What will you get out of today?

April 16, 2016

“If you haven’t found something strange during the day, it hasn’t been much of a day.”  (John Wheeler) – from a recent post on the Jack’s Winning Words blog.

I might have put it a different way – “If you haven’t learned something new today, it hasn’t been much of a day.” The thought is pretty much the same. Hopefully each day brings opportunities to learn something new. Some days may, in fact, present stranger things than others to learn from; but all days likely have something new that we should take note of, if we pay attention. Paying attention is probably the key to learning anything. So much of our attention these days is diverted towards the device in the palm of our hand that we miss many things going on around us.

Much of want you can learn on any given day comes out of the interactions that you have with the people that you encounter. All of them walk into your life from a direction that is handshake3different from where you were looking and they all carry different information and different points of view. Haven’t you ever wondered how things look from their perspective? If you encounter people with backgrounds that vary greatly from yours, maybe an immigrant or a person from a different ethnic group, haven’t you ever been curious how much different their take is on things than yours? Did you ever ask? What did you learn from that? It’s OK to start from the position of “I don’t understand you”; however, it is wrong to jump from there to “and I don’t like you, or I’m afraid of you, because of that.” Why not try to use the experience to learn something about that person. You may be surprised by who they really are.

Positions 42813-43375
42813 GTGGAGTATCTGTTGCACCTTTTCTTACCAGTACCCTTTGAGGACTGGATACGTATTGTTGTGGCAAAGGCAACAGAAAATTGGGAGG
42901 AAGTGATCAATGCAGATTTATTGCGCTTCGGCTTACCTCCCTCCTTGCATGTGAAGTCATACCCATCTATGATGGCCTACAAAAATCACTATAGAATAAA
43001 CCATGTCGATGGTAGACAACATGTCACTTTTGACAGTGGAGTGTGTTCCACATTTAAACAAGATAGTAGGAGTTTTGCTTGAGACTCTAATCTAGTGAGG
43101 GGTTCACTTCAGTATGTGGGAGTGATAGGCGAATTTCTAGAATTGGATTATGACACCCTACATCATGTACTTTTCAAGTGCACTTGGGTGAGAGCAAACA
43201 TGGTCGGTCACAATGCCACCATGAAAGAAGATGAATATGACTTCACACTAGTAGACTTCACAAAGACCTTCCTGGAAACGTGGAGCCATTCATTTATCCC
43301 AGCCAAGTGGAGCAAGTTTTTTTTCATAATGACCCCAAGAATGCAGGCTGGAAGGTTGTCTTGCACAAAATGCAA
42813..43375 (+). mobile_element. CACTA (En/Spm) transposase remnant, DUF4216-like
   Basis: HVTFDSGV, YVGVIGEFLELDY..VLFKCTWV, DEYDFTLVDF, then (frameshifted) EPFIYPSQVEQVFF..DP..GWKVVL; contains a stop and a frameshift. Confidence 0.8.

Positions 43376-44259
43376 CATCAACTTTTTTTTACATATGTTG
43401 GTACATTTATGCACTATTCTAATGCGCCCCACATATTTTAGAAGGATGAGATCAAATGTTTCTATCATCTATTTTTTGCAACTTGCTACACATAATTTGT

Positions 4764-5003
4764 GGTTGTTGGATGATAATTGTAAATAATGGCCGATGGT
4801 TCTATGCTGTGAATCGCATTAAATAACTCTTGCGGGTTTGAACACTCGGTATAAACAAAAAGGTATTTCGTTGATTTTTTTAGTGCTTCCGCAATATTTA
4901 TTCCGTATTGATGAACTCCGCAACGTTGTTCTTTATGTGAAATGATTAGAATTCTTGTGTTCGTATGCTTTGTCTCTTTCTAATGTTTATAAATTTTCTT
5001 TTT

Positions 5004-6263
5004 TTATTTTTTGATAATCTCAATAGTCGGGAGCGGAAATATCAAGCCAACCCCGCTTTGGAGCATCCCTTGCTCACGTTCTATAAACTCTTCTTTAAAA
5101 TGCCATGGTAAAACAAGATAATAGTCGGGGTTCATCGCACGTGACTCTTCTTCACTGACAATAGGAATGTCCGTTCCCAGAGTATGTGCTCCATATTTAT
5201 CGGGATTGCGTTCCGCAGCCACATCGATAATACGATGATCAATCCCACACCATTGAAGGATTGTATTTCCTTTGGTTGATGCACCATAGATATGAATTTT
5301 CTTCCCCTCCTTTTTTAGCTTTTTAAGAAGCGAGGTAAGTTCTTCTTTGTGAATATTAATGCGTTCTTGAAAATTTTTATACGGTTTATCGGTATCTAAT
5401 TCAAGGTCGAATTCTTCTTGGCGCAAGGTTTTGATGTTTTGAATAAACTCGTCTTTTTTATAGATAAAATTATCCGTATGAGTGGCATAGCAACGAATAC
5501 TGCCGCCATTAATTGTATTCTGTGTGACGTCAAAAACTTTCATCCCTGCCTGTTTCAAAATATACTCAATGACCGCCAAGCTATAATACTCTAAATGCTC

Other learning opportunities grow out of the adversity that may come your way on any given day – roadblocks to achieving a goal or unexpected disruptions or rifts in a roadblocksrelationship with a friend or loved one. Not only can you learn problem solving techniques from each incident, but you also learn something new about yourself and about the other parties involved (and adversities almost always involve other parties). Try to make each encounter with adversity a learning experience.

Stop and ask yourself if you understand the differing point of view of the person with whom you are having some difficulty. Understand that whether or not you feel that their disagreement2point of view has merit; to them it is the perspective from which they are viewing the situation and the basis upon which they are making their decisions. Ask yourself if you